PoisoningCarbon monoxide is an odorless gas that causes thousands of deaths
each year in North America. Breathing in carbon monoxide is very
dangerous. It is the leading cause of poisoning death in the United
This is for information only and not for use in the treatment or
management of an actual poison exposure. If you have an exposure,
you should call your local emergency number (such as 911) or the
National Poison Control Center at 1-800-222-1222.
Carbon monoxide is a chemical produced from the incomplete burning
of natural gas or other products containing carbon.
The following items may produce carbon monoxide:
• Anything that burns coal, gasoline, kerosene, oil, propane, or
• Automobile engines
• Charcoal grills (charcoal should never be burned indoors)
• Indoor and portable heating systems
• Portable propane heaters
• Stoves (indoor and camp stoves)
• Water heater that use natural gas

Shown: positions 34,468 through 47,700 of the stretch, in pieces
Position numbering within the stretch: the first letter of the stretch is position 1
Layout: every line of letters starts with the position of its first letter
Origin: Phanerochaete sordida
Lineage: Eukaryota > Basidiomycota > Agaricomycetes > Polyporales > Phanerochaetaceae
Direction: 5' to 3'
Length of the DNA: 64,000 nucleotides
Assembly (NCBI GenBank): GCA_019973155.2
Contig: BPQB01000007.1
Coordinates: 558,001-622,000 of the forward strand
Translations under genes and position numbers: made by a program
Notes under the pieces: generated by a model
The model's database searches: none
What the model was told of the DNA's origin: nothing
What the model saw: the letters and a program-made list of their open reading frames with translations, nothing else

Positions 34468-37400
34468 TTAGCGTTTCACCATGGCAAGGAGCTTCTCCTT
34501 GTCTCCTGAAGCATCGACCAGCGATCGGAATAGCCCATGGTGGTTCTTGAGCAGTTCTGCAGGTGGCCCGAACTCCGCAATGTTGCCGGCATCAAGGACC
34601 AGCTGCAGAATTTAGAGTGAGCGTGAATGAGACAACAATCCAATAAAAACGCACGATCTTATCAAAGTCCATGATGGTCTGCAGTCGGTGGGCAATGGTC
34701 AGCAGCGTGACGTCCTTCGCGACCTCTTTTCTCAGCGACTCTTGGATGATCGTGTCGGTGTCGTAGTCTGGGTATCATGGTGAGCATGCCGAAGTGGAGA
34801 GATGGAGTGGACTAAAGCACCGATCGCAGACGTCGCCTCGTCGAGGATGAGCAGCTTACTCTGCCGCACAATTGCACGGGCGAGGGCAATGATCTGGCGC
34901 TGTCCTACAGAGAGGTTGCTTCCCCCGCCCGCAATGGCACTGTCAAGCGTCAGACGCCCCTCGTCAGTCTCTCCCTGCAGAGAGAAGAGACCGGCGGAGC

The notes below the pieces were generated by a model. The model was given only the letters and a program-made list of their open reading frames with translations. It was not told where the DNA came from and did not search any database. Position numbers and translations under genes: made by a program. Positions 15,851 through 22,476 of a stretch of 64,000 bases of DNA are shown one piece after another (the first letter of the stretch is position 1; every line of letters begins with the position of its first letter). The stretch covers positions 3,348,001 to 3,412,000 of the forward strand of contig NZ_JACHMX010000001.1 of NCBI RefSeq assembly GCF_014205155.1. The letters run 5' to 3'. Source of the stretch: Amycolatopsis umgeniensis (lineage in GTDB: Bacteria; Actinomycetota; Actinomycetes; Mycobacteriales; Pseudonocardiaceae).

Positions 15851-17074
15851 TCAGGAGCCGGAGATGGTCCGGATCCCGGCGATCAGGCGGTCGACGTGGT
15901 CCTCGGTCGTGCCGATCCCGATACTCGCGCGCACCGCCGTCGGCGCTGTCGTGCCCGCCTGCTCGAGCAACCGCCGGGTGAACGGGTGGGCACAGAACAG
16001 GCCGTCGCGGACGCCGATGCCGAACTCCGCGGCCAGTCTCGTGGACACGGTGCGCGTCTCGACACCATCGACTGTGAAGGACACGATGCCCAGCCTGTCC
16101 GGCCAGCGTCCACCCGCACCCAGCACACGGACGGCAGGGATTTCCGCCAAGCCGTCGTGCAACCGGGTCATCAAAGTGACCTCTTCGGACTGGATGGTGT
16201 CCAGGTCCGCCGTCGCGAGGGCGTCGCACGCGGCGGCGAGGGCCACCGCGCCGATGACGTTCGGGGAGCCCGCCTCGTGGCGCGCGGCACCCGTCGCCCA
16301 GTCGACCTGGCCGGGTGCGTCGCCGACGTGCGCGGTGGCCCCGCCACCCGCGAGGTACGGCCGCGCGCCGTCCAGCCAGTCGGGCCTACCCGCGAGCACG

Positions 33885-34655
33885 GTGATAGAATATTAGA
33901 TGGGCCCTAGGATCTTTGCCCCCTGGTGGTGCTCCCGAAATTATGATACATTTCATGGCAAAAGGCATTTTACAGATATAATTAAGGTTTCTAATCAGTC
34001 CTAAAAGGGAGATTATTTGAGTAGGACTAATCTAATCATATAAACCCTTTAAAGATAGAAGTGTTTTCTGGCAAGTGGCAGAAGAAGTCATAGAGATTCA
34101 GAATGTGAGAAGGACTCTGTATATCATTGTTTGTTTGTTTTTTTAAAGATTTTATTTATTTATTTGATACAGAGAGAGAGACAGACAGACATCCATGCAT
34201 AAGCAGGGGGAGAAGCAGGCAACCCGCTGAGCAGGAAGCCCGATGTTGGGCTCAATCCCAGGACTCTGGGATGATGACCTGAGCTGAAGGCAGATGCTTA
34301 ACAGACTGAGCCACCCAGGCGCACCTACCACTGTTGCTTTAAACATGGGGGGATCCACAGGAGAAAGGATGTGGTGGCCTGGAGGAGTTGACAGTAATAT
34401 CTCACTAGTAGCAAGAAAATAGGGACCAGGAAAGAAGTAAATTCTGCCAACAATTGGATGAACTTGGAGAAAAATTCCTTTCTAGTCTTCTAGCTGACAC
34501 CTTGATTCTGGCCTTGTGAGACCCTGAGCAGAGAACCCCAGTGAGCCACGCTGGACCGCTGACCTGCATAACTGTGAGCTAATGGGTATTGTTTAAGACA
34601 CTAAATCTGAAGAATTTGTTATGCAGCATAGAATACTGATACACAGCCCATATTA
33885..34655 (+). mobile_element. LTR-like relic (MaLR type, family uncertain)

Note: This list may not be all inclusive.
When you breathe in carbon monoxide, the poison replaces the oxygen
in your bloodstream. Your heart, brain, and body will become starved
Symptoms vary from person to person.
Those at high risk include
young children, the elderly, persons with lung or heart disease,
people at high altitudes, and smokers. Carbon monoxide can harm a
fetus (unborn baby still in the womb).
Symptoms of carbon monoxide poisoning may include:
• Breathing problems, including no breathing, shortness of breath,
or rapid breathing
• Chest pain (may occur suddenly in people with angina)
• Impaired judgment
• Low blood pressure
• Muscle weakness
• Rapid or abnormal heart beat
• Nausea and vomiting
If the person breathed in the poison, immediately move him or her to
fresh air. Seek immediate medical help.
Install a carbon monoxide detector on each floor of your home. Place
an additional detector near any major gas burning
appliances (such as a furnace or water heater).
Many carbon monoxide poisonings occur in the winter months when
furnaces, gas fireplaces, and portable heaters are being used and
windows are closed. Make sure you have any heaters and gas-burning
appliances regularly inspected to make sure they are safe to use.